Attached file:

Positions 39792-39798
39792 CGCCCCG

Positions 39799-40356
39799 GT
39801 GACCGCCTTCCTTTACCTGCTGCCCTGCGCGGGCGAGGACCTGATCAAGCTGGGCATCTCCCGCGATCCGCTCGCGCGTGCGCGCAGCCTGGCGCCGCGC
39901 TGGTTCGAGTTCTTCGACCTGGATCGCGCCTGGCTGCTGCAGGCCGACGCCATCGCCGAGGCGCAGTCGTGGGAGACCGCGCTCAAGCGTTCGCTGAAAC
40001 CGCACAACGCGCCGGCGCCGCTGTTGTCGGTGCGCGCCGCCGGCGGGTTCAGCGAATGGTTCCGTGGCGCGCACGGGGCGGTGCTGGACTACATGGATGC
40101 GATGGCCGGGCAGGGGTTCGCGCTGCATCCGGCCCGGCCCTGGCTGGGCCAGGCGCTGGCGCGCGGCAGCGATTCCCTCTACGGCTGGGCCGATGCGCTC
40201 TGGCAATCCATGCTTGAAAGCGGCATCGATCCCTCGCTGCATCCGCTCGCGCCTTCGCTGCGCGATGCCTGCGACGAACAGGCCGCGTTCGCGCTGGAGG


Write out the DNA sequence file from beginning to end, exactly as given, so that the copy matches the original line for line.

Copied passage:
Positions 39792-39798
39792 CGCCCCG

Positions 39799-40356
39799 GT
39801 GACCGCCTTCCTTTACCTGCTGCCCTGCGCGGGCGAGGACCTGATCAAGCTGGGCATCTCCCGCGATCCGCTCGCGCGTGCGCGCAGCCTGGCGCCGCGC
39901 TGGTTCGAGTTCTTCGACCTGGATCGCGCCTGGCTGCTGCAGGCCGACGCCATCGCCGAGGCGCAGTCGTGGGAGACCGCGCTCAAGCGTTCGCTGAAAC
40001 CGCACAACGCGCCGGCGCCGCTGTTGTCGGTGCGCGCCGCCGGCGGGTTCAGCGAATGGTTCCGTGGCGCGCACGGGGCGGTGCTGGACTACATGGATGC
40101 GATGGCCGGGCAGGGGTTCGCGCTGCATCCGGCCCGGCCCTGGCTGGGCCAGGCGCTGGCGCGCGGCAGCGATTCCCTCTACGGCTGGGCCGATGCGCTC
40201 TGGCAATCCATGCTTGAAAGCGGCATCGATCCCTCGCTGCATCCGCTCGCGCCTTCGCTGCGCGATGCCTGCGACGAACAGGCCGCGTTCGCGCTGGAGG